The medicine of hands

From the Greek "kheir" (the hand) and "pràxis" (action, which acts).

Chiropractic is a medicine that works with the hands. Characterized by its manual approach, it aims to encompass a patient orientation towards a lifestyle that is in accordance with the requirements of his locomotor apparatus.

It is a natural and comprehensive medical approach centered on the diagnosis, treatment, prophylaxis and rehabilitation of functional disorders and painful syndromes of the locomotor system, as well as their biomechanical and neurophysiological consequences. The vertebral column, pelvis and peripheral joints play a central diagnostic and therapeutic role.

With more than a century of experience and practice, Chiropractic is a discipline of scientific medicine. It mainly uses non-invasive and non-drug interventions and is fully integrated with a modern approach to health. The doctor in Chiropractic therefore has a complete medical training as well as specialist skills in diagnosis, manual treatment and prevention of dysfunctions of the locomotor apparatus as well as the resulting disorders.


An observation art

Chiropractic is based on the art of observation. The chiropractor seeks to understand the language of the body in all its expressions: how a man stands up, walks, shakes hands, a lower shoulder, closed face, a leaning head.

All expressions of the body through attitude and gesture constitute signals of alert and indications of a dysfunction that the chiropractor is trying to determine.

It goes back "to the origin of the evil" which by a chain of compensation over time ended up expressing itself in a specific place. Walking for years with a displaced pelvis or an ill-cared sprain can create problems throughout the spine building. For example, the body can become blocked in "torticollis" and a bad dental occlusion can in turn cause pain in the neck and then disrupt the lumbar.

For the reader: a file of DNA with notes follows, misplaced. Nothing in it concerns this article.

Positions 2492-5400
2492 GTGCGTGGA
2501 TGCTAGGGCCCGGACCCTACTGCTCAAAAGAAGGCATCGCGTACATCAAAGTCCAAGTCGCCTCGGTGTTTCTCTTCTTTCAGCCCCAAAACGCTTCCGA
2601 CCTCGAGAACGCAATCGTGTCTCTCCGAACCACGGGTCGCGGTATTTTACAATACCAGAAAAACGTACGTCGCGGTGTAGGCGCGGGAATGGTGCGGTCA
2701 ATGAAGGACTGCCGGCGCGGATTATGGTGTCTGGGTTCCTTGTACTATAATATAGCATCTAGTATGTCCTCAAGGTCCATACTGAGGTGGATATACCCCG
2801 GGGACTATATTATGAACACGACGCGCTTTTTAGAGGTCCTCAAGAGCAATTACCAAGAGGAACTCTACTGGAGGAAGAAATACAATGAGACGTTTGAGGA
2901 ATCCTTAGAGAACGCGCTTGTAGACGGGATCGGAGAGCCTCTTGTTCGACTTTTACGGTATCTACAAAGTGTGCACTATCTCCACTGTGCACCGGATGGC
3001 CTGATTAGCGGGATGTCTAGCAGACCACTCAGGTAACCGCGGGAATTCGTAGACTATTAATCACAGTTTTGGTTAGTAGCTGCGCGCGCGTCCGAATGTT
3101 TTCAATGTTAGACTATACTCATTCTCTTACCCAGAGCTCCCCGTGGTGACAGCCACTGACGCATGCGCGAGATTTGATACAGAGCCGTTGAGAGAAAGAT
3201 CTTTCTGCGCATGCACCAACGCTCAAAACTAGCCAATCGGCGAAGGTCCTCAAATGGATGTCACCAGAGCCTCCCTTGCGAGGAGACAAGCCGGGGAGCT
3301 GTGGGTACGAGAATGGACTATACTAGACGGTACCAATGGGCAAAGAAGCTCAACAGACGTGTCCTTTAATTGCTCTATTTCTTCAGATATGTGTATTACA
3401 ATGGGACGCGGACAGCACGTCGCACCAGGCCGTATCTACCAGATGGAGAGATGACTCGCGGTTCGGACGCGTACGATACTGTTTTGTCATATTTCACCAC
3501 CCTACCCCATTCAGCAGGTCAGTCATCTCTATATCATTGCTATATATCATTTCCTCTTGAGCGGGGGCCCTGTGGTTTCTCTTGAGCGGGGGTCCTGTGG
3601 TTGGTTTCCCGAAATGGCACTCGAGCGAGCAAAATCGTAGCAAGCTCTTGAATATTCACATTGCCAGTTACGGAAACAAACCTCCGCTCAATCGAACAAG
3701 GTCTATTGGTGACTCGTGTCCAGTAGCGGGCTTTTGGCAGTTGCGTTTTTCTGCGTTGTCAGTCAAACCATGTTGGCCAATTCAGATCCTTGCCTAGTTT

Life is movement. The body moves and thinks through exchanges. Chiropractors were the first to be interested in the interrelations in the body. Indeed, anatomically and physiologically, the vertebral column and the nervous system are intimately linked. For the chiropractor, the spine is "the tree of life" and it pays particular attention to the proper functioning of each vertebral entity.

Chiropractic allows adjustments without pain, with extreme precision, safety, comfort and discernment, giving the patient a state of relaxation and well-being.


The origins of an ancient practice

If Chiropractic was born as a discipline in the nineteenth century in the United States, its roots date back much earlier. This is in fact the heir of antic traditions and of the first civilizations in particular Chinese, Egyptian and Greek who had knowledge of joint manipulations and relate the beneficial effects in several sources. The earliest occurrences of the column adjustments have been found on Chinese etchings dating back more than 4000 years. At the same time, the Indian tradition of Yoga also emphasizes the importance of keeping the spine flexible, professing "that a person is only as healthy as his spine." Then, around 1500 BC, Greece undertook the experience of the treatment of the back. Considered the father of modern medicine, Hippocrates - and Galen after him, places the joint manipulations within the process of healing. Author of numerous manuscripts such as Manipulation and Importance of Good Health ou Setting Joints By Leverage (500 av. J-C.), Hippocrates produces a bibliography, the majority of which refers to the back, with particular emphasis on the key role of the spine and system nervous. He noted in his writings to the attention of his successors "... Know the spinal column because it is the source of many diseases."

These practices seem to disappear with the fall of the Roman empire and, like the majority of the knowledge inherited from antiquity, remain forgotten during the Middle Ages. While some writings relate the healing exploits of individuals through manipulation, they nontheless remain secondary. Between the 15th and 18th centuries, the Ancien Régime sees these practices reemerge through a new category, notably during the Enlightenment. Among the dispensaries of care, alongside the midwife and the barber-surgeon, there is, in fact, the dresser - name attributed to the persons operating the manipulations on the body. The midwives and the dressers are subsequently rejected from the body of the healers by the arrival of the doctors constituting the acknowledged professional body.